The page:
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Currently available mix-ins profiles:
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  [10]  funtoo/1.0/linux-gnu/mix-ins/audio
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  [11]  funtoo/1.0/linux-gnu/mix-ins/console-extras
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  [12]  funtoo/1.0/linux-gnu/mix-ins/dvd
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  [13]  funtoo/1.0/linux-gnu/mix-ins/gnome
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  [14]  funtoo/1.0/linux-gnu/mix-ins/kde
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  [15]  funtoo/1.0/linux-gnu/mix-ins/media
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  [16]  funtoo/1.0/linux-gnu/mix-ins/print
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  [17]  funtoo/1.0/linux-gnu/mix-ins/python3-only
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  [18]  funtoo/1.0/linux-gnu/mix-ins/rhel5-compat
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  [19]  funtoo/1.0/linux-gnu/mix-ins/server-db
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  [20]  funtoo/1.0/linux-gnu/mix-ins/server-mail
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  [21]  funtoo/1.0/linux-gnu/mix-ins/server-web
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  [22]  funtoo/1.0/linux-gnu/mix-ins/X
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  [23]  funtoo/1.0/linux-gnu/mix-ins/xfce
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</console>
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As you can see, there are multiple types of profiles to choose from.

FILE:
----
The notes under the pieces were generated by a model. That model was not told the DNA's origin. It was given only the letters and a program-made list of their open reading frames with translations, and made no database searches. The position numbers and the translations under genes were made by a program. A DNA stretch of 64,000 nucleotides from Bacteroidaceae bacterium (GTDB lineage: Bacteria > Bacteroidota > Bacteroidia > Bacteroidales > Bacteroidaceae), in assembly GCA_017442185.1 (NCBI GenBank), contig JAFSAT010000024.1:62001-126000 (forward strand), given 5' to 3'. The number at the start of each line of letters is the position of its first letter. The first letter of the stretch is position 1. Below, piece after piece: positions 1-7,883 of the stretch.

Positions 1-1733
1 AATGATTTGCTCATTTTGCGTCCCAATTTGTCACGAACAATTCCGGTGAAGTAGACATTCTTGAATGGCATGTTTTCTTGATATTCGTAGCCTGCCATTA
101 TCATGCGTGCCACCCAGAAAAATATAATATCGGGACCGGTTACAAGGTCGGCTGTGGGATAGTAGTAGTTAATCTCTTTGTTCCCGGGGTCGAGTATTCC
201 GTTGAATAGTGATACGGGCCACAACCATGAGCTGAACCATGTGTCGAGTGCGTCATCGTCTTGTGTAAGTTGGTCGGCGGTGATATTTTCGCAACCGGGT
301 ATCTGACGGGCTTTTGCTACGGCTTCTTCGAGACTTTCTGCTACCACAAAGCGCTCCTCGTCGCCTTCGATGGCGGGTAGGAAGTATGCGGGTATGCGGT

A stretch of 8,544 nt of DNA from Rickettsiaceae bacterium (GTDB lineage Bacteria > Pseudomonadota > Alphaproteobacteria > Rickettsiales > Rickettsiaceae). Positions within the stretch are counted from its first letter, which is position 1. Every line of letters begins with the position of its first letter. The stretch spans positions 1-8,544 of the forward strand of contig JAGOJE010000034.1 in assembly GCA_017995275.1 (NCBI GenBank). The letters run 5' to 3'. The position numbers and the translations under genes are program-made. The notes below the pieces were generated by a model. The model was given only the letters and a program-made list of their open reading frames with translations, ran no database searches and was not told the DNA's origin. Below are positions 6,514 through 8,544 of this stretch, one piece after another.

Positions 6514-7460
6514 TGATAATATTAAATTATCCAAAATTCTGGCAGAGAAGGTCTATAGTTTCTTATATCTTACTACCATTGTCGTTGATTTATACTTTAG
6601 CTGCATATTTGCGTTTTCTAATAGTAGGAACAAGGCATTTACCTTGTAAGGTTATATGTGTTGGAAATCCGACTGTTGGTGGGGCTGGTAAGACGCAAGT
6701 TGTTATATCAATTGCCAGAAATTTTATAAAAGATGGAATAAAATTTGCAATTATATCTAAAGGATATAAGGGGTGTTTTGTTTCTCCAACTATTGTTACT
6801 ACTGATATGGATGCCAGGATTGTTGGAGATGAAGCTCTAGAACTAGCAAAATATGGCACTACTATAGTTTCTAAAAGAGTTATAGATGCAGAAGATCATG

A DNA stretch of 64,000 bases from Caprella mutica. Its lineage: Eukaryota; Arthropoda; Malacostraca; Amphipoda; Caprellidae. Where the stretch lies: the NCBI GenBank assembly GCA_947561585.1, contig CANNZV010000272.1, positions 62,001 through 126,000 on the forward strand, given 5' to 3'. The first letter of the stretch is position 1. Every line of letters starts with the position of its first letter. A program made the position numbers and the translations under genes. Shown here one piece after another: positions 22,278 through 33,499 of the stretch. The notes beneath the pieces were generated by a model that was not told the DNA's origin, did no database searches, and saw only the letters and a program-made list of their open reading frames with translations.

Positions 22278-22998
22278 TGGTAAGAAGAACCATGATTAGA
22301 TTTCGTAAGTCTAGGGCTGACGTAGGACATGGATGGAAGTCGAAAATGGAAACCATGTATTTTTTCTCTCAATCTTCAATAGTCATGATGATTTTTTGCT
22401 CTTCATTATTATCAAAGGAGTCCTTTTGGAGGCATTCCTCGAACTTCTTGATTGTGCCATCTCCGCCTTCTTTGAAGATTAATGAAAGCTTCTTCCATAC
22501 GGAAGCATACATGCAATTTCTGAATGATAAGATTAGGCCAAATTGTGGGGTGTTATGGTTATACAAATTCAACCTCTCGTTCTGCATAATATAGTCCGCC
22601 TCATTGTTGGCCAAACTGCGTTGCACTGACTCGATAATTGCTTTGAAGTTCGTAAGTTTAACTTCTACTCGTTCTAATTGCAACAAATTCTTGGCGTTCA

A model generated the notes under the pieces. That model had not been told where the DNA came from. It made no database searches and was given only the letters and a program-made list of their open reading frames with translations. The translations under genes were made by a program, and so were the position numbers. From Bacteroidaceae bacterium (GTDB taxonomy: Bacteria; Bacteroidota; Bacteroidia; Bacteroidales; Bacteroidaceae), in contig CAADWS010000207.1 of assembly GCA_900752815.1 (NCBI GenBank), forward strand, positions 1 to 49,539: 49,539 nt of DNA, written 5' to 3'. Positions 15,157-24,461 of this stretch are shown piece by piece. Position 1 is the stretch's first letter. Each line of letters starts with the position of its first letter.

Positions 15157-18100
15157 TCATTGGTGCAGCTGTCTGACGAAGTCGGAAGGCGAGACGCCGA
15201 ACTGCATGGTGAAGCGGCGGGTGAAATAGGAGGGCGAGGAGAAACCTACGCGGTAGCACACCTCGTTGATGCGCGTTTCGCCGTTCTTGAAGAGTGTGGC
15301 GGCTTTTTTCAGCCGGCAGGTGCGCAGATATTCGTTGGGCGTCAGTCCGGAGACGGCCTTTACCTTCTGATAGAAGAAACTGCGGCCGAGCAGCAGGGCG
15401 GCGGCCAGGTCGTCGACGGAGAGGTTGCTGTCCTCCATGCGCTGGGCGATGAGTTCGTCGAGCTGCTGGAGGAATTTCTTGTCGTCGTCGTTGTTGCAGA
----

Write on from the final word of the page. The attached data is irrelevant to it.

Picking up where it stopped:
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Let's move on to how to start using it.
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== Switch to the Funtoo 1.0 Profile ==
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=== Using eselect ===
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The preferred method of adding and removing profiles is to use [[eselect|eselect profile]]. This ensures that profiles are added correctly and in the proper order. The order is very important for things to work right.
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For a list of options, run:
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<console>
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###i## eselect profile help
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</console>
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As stated by the previous command output, let's see the list of what profiles currently defined the option '''list''':
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<console>
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###i## eselect profile list
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Currently available arch profiles:
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  [1]  funtoo/1.0/linux-gnu/arch/x86-64bit *
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Currently available build profiles:
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  [2]  funtoo/1.0/linux-gnu/build/stable
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  [3]  funtoo/1.0/linux-gnu/build/current *
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  [4]  funtoo/1.0/linux-gnu/build/experimental
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Currently available flavor profiles:
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  [5]  funtoo/1.0/linux-gnu/flavor/minimal
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  [6]  funtoo/1.0/linux-gnu/flavor/core
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  [7]  funtoo/1.0/linux-gnu/flavor/desktop *
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Currently available mix-ins profiles:
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  [8]  funtoo/1.0/linux-gnu/mix-ins/dvd
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  [9]  funtoo/1.0/linux-gnu/mix-ins/gnome
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  [10]  funtoo/1.0/linux-gnu/mix-ins/kde